Eric Sachs: It doesn’t. You have to go a little bit further, and that’s what makes it so scary for a lot of people. If you go out to the Internet and you look under escorts and it’s talking about something for a massage, how would the average person know that it wasn’t for a massage? That’s what our indication is now – there are some people who are more savvy than others, but if there’s an advertisement out there that says massage and you show up for a massage and you pay for a massage and you get a massage, that’s not illegal. If you advertise for a massage and somebody answers that ad, and then they show up at this motel room and they give you or the further conversation takes place how much money this massage is going to be and what the massage is going to compose and if it’s involving sex, that’s the problem. It’s not the massage or answering the ad; it’s the actual contracting, so to speak, for some sort of sexual gratification.
Interviewer: However, there’s still an arrest made, correct?
Eric Sachs: Correct, exactly that. Sometimes they’ll make an arrest and it turns out, “Oops.” From our side, the damage is done, because you’ve been arrested and even though the case could be dismissed, depending on what publicity there may or may not be, it could absolutely ruin somebody’s life. Some poor person goes in to get a massage, gets arrested, gets it dismissed, but people actually think that he wasn’t doing it in the first place.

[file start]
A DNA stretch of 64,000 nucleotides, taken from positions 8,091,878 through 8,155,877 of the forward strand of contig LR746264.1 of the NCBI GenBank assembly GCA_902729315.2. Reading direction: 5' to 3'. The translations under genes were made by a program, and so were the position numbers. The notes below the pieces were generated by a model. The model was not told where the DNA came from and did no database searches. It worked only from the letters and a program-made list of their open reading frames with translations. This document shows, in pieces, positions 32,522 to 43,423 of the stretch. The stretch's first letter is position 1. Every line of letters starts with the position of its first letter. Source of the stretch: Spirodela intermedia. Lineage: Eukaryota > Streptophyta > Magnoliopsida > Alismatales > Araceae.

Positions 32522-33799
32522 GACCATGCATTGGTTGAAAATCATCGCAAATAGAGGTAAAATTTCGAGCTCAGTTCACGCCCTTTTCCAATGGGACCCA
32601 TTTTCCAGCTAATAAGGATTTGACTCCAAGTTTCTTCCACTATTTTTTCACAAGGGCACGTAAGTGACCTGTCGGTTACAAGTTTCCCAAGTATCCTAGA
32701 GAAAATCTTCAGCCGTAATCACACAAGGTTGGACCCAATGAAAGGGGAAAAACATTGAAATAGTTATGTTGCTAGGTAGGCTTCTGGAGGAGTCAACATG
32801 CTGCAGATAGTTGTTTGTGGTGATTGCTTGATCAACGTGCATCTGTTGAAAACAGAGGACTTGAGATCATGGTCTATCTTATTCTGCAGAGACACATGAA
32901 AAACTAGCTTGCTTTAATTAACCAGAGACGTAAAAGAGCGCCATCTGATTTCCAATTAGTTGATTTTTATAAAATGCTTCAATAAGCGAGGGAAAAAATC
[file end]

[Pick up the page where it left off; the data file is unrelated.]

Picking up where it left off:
I think there are still people around that say, “Well, they probably did it anyway.” I don’t know if they’ll ever recover from that, and that’s part of the problem with all these bad arrests and why we go back to telling people you need to hire a lawyer who knows what’s going on, because that all has to be dealt with. If it’s not dealt with properly, you could be in a whole lot of trouble.
Interviewer: What about cases where maybe someone of high standing receives some sort of service like a massage? Have you ever seen cases where they receive a massage, but then that massage person claims or tries to pin that person by saying, “That person was trying to give me money for sex,” and as a result, that person gets labeled as a John or something like that? Have you deal with cases like that with high profile clients? Is that similar in the way you handle it?
Eric Sachs: Yeah, we’ve had it where there’s not always a motive. However there’s usually a motive behind that as well as any other case. When somebody claims you did something to them, it’s usually because you either did that or they’re mad at you for something.
Interviewer: Sure, or they want to get some money.
Eric Sachs: Ex-boyfriend, ex-girlfriend come to mind, and we have here going on a teacher who was accused of having sex with an underage student. Did he have sex or not or was the teacher ratted out by another student who had a crush on the teacher? Did the teacher actually have sex? Is this the ex-girlfriend who was basically dumped and the boyfriend moves on to somebody else so now it goes to the police to say, “He raped me”? We do see those, and it doesn’t have to just be prostitution cases. We’ve handled many rape cases that came just from that. Even so far as not just the ex-girlfriend, but the ex-girlfriend telling the child to say that the guy had had sex with her or touched her, all as a revenge factor.
It’s really dangerous. Everybody has to kind of be careful as to what they do and whom they do it with.
By Eric Sachs